It's just very tricky to evaluate.
    Home system 4000 watt (Evergreen) array standing, with 2 Midnite Classic Lites,  Midnite E-panel, Prosine 1800 and Exeltech 1100, 660 ah 24v ForkLift battery. Off grid for @16 of last 17 years. Assorted other systems, and to many panels in the closet to not do more...lol
  • mountainmanmountainman Registered Users Posts: 304 ✭✭
    edited December 2019 #18
    As @mcgivor and @Photowhit suggest
    For more accurate results. As an experiment  for a day I will  add a purely resistive load larger than both arrays can produce. 


    Blue ridge mts. Renogy pwm 4 100 watt and 2 190 evergreen on Epever mppt 30. 4 Gc 208 ah @12 volts 300 watt psw inverter. 2 kw genny. Iota 45.
  • mountainmanmountainman Registered Users Posts: 304 ✭✭
    @Photowhit I got real mppt controller Morningstar 30. After a couple rain days . while bulk charging ~13.5 volts. On cool 35f days   my  Pwm system ~26 amps and mppt 24. This is enough for me to say on a small 400~800 watt  system mppt is not worth the price.
    Mppt has its advantages (distant arrays)
    But for less than ~50 foot away
    Adding  more panels even at 75 cents a watt.
    with free shipping. 
     and a quality adjustable pwm controller.
    you'll be money ahead. Compared to mppt cost and grid tie panels with their ridiculous shipping prices.
    Blue ridge mts. Renogy pwm 4 100 watt and 2 190 evergreen on Epever mppt 30. 4 Gc 208 ah @12 volts 300 watt psw inverter. 2 kw genny. Iota 45.
  • littleharbor2littleharbor2 Solar Expert Posts: 1,482 ✭✭✭✭
    What voltage are you putting into the MPPT controller?  Are you charging the same battery bank with the same exact array, at the same time?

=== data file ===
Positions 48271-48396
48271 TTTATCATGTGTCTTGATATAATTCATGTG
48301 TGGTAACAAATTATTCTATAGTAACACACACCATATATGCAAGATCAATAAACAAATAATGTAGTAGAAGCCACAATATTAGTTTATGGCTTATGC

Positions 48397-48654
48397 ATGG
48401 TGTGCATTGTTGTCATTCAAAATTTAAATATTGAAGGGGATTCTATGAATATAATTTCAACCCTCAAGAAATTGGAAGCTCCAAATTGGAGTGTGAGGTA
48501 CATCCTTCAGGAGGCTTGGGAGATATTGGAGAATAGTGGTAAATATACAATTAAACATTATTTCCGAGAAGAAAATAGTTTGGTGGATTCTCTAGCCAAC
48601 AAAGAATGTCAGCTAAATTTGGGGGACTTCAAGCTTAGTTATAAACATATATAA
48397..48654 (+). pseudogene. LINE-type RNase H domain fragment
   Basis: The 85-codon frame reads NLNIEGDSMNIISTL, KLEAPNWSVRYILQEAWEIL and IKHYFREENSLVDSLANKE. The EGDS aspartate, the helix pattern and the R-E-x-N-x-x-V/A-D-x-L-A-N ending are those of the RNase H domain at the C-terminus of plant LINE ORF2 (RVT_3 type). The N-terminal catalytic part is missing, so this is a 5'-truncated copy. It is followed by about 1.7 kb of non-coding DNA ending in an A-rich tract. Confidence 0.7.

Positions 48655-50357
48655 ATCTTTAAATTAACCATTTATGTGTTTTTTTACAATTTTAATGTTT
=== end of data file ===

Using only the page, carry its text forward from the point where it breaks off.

2.1 Kw Suntech 175 mono, Classic 200, Trace SW 4024 ( 15 years old  but brand new out of sealed factory box Jan. 2015), Bogart Tri-metric, 700 ah @24 volt AGM battery bank. Plenty of Baja Sea of Cortez sunshine.

  • PhotowhitPhotowhit Solar Expert Posts: 5,105 ✭✭✭✭
    @Photowhit I got real mppt controller Morningstar 30. 
    you'll be money ahead. Compared to mppt cost and grid tie panels with their ridiculous shipping prices.
    Sorry,  your  test is only for your self...
    There are far too many variables to do a meaningful test in this manner.
    Even 2 systems complete with dump loads and outside  metering with the same meters would be meaningless as you could have a single poor unit.

    FWIW-  I am a fan of PWM CC's. I've used them more than  MPPT type to date.
    Home system 4000 watt (Evergreen) array standing, with 2 Midnite Classic Lites,  Midnite E-panel, Prosine 1800 and Exeltech 1100, 660 ah 24v ForkLift battery. Off grid for @16 of last 17 years. Assorted other systems, and to many panels in the closet to not do more...lol
  • mountainmanmountainman Registered Users Posts: 304 ✭✭
    edited February 15 #22
    @littleharbor2.  I've tried 27 volts and 54 array volts on mppt with 2 190 watt 60 cell gt panels.  380 watts.
    18.9 volts with  4 100 watt panels in parellel  on pwm  20 more watts than mppt.
    Both charging the same battery.
     For example it was 95℅ overcast This morning at 10.
     13.5 volts Pwm showing 2.58 amps
     Mppt .8 amps.
    @ photowhit in my opinion with 400 watts and pwm adding 25℅ more panel wattage.
    Is cheaper and will produce more wh per day than
    A 400 watt system with mppt.
     And for much less money.
    For a year  no matter what the season 
    Or weather. I have yet to see mppt producing more watts or amps than pwm.

    Blue ridge mts. Renogy pwm 4 100 watt and 2 190 evergreen on Epever mppt 30. 4 Gc 208 ah @12 volts 300 watt psw inverter. 2 kw genny. Iota 45.
  • bill von novakbill von novak Solar Expert Posts: 891 ✭✭✭✭